Michael A. Jandron, Ph.D., focuses his practice on patent prosecution and strategic counseling for all things mechanical — for example, medical devices, consumer electronics, oil and gas, and robotics. Mike has about 13 years of experience working as an R&D mechanical engineer and holds Ph.D. and M.S. degrees in mechanical engineering.

Mike routinely handles patent prosecution tasks for a wide range of clients spanning individual inventors to large Fortune 500 companies and a wide range of technologies. He has also assisted in strategic counseling efforts such as patent portfolio due diligence for M&A and freedom-to-operate opinions. He also enjoys being involved in pro bono matters.

Prior to joining Fish & Richardson, Mike was a mechanical engineer for 11 years at the Naval Undersea Warfare Center in Rhode Island, where he worked on R&D efforts for the U.S. Navy, particularly for the Office of Naval Research. In this role, Mike designed, analyzed, and tested undersea vehicles. During his time at NUWC, Mike became a subject matter expert in computational modeling and noise and vibration. Additionally, at NUWC, Mike was heavily involved in basic and applied research, including developing new algorithms for linear solvers and new optical sensors, and leading the physics-based modeling of water skipping spheres, which received press coverage and was published in Nature. Prior to his time at NUWC, he served for two years as an engineering intern at KVH Industries, Inc., where he worked on consumer products in telecommunications. Particularly, he designed and tested satellite antenna products for marine environments.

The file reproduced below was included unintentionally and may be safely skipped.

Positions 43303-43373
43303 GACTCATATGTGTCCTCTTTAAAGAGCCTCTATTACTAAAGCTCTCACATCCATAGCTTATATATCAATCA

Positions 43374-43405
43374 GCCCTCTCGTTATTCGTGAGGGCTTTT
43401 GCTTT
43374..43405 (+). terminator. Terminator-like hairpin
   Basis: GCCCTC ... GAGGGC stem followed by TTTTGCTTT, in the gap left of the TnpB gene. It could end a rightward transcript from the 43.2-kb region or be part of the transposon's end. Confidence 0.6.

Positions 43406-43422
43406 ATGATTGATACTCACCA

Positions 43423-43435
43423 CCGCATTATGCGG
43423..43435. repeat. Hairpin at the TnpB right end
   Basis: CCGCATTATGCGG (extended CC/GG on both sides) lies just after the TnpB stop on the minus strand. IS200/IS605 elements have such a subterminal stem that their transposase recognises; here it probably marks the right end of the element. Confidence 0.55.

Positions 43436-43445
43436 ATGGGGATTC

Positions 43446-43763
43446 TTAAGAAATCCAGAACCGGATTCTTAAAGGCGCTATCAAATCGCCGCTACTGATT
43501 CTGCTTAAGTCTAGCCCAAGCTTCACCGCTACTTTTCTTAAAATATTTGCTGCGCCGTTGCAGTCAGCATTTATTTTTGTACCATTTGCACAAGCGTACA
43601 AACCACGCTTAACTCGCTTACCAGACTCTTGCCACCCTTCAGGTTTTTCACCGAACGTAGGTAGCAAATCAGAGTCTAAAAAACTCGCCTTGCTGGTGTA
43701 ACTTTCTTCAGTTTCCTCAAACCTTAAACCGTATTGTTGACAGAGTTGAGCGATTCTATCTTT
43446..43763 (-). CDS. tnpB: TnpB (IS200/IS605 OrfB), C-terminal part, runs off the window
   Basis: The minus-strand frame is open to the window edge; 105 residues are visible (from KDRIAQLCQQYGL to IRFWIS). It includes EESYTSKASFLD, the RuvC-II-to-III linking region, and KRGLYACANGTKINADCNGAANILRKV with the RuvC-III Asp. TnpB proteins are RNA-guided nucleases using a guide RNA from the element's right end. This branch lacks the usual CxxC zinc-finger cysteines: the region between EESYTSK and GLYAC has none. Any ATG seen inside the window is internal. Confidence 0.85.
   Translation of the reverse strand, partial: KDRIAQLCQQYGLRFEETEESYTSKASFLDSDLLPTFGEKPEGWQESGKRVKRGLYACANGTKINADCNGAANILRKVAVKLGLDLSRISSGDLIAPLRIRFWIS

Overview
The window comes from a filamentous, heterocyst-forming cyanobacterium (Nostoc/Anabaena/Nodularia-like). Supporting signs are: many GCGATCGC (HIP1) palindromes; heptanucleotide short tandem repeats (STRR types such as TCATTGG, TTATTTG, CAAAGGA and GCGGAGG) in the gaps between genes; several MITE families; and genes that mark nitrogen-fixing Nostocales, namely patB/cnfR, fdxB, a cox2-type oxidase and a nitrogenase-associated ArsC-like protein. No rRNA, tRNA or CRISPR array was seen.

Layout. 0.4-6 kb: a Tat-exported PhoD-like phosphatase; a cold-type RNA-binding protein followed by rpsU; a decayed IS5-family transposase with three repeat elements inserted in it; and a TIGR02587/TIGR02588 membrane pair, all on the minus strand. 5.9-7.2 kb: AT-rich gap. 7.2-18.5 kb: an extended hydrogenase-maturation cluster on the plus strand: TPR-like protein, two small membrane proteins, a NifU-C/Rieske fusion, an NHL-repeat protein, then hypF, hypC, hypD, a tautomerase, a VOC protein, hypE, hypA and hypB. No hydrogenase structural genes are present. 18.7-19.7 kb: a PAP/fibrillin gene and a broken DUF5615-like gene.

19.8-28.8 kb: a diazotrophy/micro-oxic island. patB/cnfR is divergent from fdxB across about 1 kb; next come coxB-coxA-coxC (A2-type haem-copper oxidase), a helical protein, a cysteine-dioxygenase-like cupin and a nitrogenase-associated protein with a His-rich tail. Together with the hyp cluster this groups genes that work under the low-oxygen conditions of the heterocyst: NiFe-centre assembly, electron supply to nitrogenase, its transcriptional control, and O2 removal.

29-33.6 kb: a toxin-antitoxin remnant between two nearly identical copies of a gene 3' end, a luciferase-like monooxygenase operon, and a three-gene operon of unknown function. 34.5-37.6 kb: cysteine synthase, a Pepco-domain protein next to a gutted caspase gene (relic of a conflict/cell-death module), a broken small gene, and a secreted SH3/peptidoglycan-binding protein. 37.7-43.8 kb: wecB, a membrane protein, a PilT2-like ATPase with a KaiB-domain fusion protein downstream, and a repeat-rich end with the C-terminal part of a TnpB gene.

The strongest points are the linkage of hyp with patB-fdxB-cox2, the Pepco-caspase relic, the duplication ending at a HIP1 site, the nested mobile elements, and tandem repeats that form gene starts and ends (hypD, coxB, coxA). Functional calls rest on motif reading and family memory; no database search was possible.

Mike received his Ph.D. and M.S. degrees in solid mechanics (a concentration of mechanical engineering relating to the mechanics of solid materials) from Brown University. He also holds a B.S. in mechanical engineering and a B.S. in applied mathematics from the University of Rhode Island. His Ph.D. work at Brown University was related to mechanical metamaterials where elastic wave propagation properties can be manipulated in soft composites, and his M.S. research was related to new computational methods of structural-acoustics simulations. Mike published this work in various journals and gave many conference presentations over the years. His efforts helped him win various awards, including the NUWC 2017 Best Research of the Year award, and several paid-time-off scholarships from NUWC to focus on his graduate degrees.

When he’s not doing work, you might find him having fun with his three children, filming a wedding, mountain biking, snowboarding, or drooling over the latest camera and computer gear.